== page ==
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When Mordecai perceived all that was done, Mordecai rent his clothes, and put on sackcloth with ashes, and went out into the midst of the city, and cried with a loud and a bitter cry;
Cry — To express his deep sense of the mischief coming upon his people. It was bravely done, thus publickly to espouse a just cause though it seemed to be a desperate one.
And came even before the king's gate: for none might enter into the king's gate clothed with sackcloth.
Sackcloth — Lest it should give the king any occasion of grief and trouble. But what availed, to keep out the badges of sorrow unless they could have kept out the causes of sorrow too? To forbid sackcloth to enter unless they could likewise forbid sickness, and trouble, and death?
So Esther's maids and her chamberlains came and told it her. Then was the queen exceedingly grieved; and she sent raiment to clothe Mordecai, and to take away his sackcloth from him: but he received it not.
To clothe — That so he might be capable of returning to his former place, if not of coming to her to acquaint her with the cause of his sorrow.
All the king's servants, and the people of the king's provinces, do know, that whosoever, whether man or woman, shall come unto the king into the inner court, who is not called, there is one law of his to put him to death, except such to whom the king shall hold out the golden sceptre, that he may live: but I have not been called to come in unto the king these thirty days.
Inner court — Within which, the king's residence and throne was.
Not called — This was decreed, to maintain both the majesty, and the safety of the king's person; and by the contrivance of the greater officers of state, that few or none might have access to the king but themselves and their friends.
I have not been called, … — Which gives me just cause to fear that the king's affections are alienated from me, and that neither my person nor petition will be acceptable to him.
For if thou altogether holdest thy peace at this time, then shall there enlargement and deliverance arise to the Jews from another place; but thou and thy father's house shall be destroyed: and who knoweth whether thou art come to the kingdom for such a time as this?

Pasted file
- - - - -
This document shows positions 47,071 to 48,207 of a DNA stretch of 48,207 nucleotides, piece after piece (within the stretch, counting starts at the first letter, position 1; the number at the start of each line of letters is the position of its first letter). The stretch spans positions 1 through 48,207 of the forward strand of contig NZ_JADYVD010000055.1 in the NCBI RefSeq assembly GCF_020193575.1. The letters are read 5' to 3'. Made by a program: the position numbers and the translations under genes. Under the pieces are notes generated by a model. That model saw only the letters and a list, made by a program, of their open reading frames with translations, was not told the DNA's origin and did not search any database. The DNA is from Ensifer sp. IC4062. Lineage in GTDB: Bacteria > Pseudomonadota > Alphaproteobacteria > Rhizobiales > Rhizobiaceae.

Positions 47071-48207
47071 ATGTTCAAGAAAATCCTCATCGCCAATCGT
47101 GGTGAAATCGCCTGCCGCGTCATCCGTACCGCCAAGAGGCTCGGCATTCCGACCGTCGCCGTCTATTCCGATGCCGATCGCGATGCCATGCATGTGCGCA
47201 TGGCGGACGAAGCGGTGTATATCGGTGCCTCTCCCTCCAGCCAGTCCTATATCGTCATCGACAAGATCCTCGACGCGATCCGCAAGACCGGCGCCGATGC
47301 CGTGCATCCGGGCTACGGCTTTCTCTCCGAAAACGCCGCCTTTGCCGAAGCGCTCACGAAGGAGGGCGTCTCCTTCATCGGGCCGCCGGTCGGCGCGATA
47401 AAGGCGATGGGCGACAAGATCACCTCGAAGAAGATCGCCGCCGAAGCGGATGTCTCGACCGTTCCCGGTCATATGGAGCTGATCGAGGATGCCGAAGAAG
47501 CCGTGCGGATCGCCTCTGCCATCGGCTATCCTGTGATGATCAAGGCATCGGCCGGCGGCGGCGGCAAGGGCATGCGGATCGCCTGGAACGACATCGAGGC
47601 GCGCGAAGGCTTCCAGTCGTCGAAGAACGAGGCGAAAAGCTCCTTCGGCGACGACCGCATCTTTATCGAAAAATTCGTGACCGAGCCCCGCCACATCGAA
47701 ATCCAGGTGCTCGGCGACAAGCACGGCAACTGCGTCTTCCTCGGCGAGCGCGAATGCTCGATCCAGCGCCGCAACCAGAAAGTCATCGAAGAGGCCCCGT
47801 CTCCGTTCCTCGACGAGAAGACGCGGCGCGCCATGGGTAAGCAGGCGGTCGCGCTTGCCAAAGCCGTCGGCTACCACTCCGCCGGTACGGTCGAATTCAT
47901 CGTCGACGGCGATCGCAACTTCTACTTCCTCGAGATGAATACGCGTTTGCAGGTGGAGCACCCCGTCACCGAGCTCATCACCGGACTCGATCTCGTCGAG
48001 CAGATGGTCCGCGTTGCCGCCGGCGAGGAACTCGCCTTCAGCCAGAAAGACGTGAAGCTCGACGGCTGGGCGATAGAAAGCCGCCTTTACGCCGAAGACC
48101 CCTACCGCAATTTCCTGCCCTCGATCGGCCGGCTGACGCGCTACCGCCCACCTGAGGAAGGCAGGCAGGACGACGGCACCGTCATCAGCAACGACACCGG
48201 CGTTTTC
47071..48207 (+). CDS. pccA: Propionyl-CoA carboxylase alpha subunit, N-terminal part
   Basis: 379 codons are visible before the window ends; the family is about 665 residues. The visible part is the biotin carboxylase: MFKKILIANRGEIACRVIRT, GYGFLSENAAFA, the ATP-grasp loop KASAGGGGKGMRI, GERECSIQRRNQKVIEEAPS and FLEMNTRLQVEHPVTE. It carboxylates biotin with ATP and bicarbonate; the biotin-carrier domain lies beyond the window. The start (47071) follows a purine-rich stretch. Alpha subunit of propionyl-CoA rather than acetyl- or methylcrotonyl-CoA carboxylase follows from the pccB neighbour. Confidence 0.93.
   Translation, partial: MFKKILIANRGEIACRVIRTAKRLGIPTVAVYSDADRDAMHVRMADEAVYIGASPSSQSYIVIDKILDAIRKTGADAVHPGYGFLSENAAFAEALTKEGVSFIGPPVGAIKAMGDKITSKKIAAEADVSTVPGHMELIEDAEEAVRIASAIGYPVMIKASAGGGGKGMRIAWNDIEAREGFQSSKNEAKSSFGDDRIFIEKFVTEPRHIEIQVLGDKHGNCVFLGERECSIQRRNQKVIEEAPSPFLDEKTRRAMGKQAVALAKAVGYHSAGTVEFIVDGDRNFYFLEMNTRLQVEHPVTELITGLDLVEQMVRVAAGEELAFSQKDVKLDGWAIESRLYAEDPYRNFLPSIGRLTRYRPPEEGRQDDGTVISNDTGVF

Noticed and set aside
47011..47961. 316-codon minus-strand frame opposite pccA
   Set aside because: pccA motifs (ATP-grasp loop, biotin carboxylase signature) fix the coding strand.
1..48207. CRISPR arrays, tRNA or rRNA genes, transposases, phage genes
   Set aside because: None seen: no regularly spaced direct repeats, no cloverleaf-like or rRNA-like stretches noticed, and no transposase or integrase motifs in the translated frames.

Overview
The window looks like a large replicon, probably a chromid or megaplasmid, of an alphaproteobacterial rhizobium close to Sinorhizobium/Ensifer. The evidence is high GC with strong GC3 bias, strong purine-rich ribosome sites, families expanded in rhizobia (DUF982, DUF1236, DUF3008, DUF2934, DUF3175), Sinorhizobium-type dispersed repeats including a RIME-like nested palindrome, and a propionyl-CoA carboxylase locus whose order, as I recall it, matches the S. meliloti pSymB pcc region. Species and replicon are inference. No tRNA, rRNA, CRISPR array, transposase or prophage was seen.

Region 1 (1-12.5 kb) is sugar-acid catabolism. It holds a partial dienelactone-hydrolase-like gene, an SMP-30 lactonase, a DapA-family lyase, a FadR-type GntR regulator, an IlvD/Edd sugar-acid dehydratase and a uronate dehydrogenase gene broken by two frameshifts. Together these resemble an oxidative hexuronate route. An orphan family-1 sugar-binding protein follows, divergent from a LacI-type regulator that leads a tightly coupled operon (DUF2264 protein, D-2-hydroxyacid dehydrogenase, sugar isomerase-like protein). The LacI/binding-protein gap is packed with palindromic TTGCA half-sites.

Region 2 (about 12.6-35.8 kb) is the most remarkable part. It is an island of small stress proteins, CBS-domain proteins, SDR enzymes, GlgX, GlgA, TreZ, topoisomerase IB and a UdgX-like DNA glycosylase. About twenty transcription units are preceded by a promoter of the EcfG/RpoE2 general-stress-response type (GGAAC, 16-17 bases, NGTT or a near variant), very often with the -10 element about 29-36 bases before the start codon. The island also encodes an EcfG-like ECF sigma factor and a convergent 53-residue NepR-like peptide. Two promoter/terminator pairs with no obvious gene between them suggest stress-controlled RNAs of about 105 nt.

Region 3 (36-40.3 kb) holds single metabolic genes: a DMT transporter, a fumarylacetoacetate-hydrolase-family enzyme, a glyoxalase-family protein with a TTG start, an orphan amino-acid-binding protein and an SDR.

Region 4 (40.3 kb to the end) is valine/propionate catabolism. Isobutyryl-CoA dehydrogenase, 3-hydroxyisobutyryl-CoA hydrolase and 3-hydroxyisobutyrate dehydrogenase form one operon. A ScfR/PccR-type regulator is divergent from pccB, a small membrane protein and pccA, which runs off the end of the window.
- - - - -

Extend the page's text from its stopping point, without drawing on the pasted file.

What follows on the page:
From another place — This was the language of strong faith, against hope believing in hope.
Who knoweth — It is probable God hath raised thee to this honour for this very season. We should every one of us consider, for what end God has put us in the place where we are? And when an opportunity offers of serving God and our generation, we must take care not to let it slip.
Go, gather together all the Jews that are present in Shushan, and fast ye for me, and neither eat nor drink three days, night or day: I also and my maidens will fast likewise; and so will I go in unto the king, which is not according to the law: and if I perish, I perish.
Fast — And pray; so as you use to do, leave off your common dinners by day, and suppers at night, and eat and drink no more than mere necessity requires; that so you may give yourselves to constant and fervent prayers.
Maidens — Which she had chosen to attend upon her person, and were doubtless either of the Jewish nation, or Proselytes.
Which is not, … — Which may belong, either1. to the thing only, that as they did fast, so she would. Or, rather, 2. to the time of three days and three nights; for so she might do, though she went to the king on the third day. For the fast began at evening, and so she might continue her fast three whole nights, and two whole days, and the greatest part of the third; a part of a day being reputed a day in the account of scripture, and other authors: of which see on Matthew 12:40. Yea, she might fast all that day too: for it is probable she went not to the king 'till he had dined; when she supposed she might find him in the most mild and pleasant humour, and then returned to her apartment, where she fasted 'till the evening.
These files are public domain and are a derivative of an electronic edition that is available on the Christian Classics Ethereal Library Website.
Wesley, John. "Commentary on Esther 4". "John Wesley's Explanatory Notes on the Whole Bible". https://www.studylight.org/
the Second Week after Epiphany